Perhaps always, but especially now, the world is full of people driven by pride and fear. As someone who has had to confront my own pride and fear (and very much continues to have to do so) I try and pray for grace for those also in the struggle.

We often hear in churches that love is not a feeling but an action. William Barclay’s explanation of the Greek word agape really helped me understand this more deeply: ‘Agape has to do with the mind, it is not an emotional experience but a deliberative principle … A conquest and achievement of the will … The power to love the unlovable’.3 Reconciliation and relationship building with those the adventure of moving outside our Christian bubbles and learning how to love and listen to those who think the gospel is irrelevant who believe differently from us and may in fact be hostile towards us requires this kind of love, patience, concentration and prayer.

Connect before you correct

This is actually an adage from parenting books. Apparently, there is an old youth worker version that goes ‘people won’t care what you know until they know that you care’. When you express contempt, derision or proud ignorance of people who disagree with you, you are demonstrating that you do not really want to persuade them. You are simply playing to your base and making yourself feel better. Much of what passes for public engagement is in actual fact shoring up our existing tribal identities rather than trying to solve problems.

On the other hand, if you begin with empathy and seek to build trust, you can have constructive conversations with people from tribes very different to your own.

Either way, when people get angry with me for my beliefs, it helps to remember the emotional firestorm going on inside and give it time to wear off without reacting defensively. I try and acknowledge their anger and pain and it can be a simple as ‘I can see how that is painful for you’, or ‘I’m sorry you feel so angry about this.’ Swiftly and fully admitting Christianity and Christians have been unhelpful or at fault is also key. Being heard and acknowledged is a powerful human need and a way of showing love, as well as a useful tool for moving, into a more productive place.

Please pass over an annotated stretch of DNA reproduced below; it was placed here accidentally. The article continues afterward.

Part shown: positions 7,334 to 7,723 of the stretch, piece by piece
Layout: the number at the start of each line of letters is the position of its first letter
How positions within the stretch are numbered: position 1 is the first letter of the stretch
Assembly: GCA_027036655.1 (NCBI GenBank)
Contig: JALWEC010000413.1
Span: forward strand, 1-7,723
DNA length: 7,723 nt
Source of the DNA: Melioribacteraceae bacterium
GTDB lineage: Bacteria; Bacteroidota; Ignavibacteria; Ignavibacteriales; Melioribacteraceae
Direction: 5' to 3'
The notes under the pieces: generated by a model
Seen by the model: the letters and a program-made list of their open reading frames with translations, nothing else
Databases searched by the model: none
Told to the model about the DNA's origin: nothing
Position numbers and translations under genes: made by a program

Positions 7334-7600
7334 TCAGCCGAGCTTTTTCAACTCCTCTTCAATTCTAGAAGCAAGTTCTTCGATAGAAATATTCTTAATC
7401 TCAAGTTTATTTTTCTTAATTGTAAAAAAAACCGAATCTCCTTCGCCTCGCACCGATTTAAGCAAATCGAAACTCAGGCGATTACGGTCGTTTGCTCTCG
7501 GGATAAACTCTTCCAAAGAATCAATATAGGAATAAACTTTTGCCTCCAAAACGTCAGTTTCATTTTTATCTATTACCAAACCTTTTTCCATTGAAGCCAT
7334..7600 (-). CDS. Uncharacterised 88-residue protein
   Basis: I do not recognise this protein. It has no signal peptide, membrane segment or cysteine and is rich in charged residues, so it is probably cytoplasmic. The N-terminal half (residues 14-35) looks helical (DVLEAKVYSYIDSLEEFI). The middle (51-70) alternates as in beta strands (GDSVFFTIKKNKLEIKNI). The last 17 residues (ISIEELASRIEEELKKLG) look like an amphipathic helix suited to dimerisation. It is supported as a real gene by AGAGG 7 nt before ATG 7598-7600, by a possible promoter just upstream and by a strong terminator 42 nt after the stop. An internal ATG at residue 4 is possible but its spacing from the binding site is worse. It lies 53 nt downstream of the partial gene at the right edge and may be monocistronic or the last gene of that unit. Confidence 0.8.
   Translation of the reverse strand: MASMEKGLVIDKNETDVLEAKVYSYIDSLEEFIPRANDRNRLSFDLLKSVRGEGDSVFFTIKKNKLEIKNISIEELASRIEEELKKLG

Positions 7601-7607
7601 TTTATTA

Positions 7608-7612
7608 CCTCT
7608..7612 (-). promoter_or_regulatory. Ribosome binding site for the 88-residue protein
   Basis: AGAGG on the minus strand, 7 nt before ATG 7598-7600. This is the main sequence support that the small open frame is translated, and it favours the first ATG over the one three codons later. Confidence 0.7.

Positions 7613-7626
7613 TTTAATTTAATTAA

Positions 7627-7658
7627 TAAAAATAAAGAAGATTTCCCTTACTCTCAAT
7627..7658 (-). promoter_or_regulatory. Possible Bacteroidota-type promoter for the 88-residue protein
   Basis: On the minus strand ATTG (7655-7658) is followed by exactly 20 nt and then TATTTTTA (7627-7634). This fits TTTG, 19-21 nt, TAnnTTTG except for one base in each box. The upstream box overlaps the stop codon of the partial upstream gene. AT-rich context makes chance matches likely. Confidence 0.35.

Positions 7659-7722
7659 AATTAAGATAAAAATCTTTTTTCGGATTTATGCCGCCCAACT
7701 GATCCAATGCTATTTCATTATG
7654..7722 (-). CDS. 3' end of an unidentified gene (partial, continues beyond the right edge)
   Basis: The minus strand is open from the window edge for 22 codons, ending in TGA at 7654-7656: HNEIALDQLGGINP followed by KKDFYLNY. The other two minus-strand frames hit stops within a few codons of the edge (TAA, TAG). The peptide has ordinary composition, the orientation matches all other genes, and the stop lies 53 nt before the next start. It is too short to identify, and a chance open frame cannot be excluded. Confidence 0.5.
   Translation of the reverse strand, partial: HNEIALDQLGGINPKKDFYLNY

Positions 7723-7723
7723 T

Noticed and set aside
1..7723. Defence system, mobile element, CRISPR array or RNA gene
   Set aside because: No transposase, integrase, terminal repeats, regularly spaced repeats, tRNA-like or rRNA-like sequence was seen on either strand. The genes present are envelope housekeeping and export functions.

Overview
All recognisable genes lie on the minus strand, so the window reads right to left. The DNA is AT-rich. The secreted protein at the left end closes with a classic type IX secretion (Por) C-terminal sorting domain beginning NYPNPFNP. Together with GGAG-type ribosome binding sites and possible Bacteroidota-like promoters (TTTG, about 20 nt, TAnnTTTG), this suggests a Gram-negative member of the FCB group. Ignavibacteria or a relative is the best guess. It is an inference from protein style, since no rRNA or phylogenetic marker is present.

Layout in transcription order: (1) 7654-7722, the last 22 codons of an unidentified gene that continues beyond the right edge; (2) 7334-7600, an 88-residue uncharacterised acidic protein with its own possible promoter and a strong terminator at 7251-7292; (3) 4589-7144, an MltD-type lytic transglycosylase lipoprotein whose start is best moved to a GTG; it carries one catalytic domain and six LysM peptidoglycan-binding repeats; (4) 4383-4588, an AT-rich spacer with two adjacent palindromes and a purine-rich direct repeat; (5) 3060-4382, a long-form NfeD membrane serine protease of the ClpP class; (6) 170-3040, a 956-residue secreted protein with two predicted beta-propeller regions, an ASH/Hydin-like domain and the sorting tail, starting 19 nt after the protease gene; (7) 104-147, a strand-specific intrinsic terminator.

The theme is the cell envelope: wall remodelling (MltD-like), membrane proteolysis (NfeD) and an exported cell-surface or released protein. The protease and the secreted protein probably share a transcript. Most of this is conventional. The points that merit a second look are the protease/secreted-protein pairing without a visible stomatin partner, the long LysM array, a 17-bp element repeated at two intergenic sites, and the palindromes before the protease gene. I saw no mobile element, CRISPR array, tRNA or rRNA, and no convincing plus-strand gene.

Be present (incarnate)

Research shows that many people do not regularly engage with those different from themselves. Our digital lives make it easier and easier to consume only content and voices we already agree with. Most Christians know the temptations of participating in church activities and church communities to the detriment of relationships with those outside. Cross-cultural mission theory has long spoken of the importance of identification and incarnation. Taking the model of Christ, who while we were yet far off came to dwell among us, it is obvious that those seeking to minister to other cultures must live and work among them and spend significant time with them. This principle follows just as much as we seek to build relationships across differences of belief in a fractious UK culture. Theos’ key audience are cultural influencers who are not Christians. We talk about our desire to be ‘in their natural habitat, talking their language’. Building friendships with those different from ourselves again requires us to be out of our comfort zone and the social ease of our own tribe. It requires courage and intentionality, persistence and hospitality but we have found it to be enormously stimulating and rewarding.

Subtle, intentional Christian peace building across difference has perhaps never been more needed in our culture. It requires much of us, but as always with the things God calls us to, gives more. The adventure of moving outside our Christian bubbles and learning how to love and listen to those who think the gospel is irrelevant to their lives has become one of the most formative aspects of my discipleship. We still have a lot to learn and many more mistakes to make, but I am inspired by Henri Nouwen’s vision of Christian peacemakers as those ‘who discover that all people are God’s people and belong to the house of love.’ 4


Elizabeth Oldfield is Theos’ Director. She appears regularly in the media and is a regular conference speaker. Before joining Theos she worked for BBC TV and radio.​

NOTES

1. J Haidt, The Righteous Mind: Why good people are divided by politics and religion (New York: Pantheon Books, 2012).

2. JD Green, Moral Tribes: Emotion, reason, and the gap between us and them (New York: The Penguin Press, 2013).

3. William Barclay, New Testament Words (London: SCM, 1964), pp. 20–1.

4. Henri Nowen, ‘Living in the House of Love’ in J Dear (ed.), The Road to Peace (New York: Orbis, 1998), p. 63.

This article was first published in our theological journal, The Bible in Transmission. You can get a free copy of the journal by subscribing here.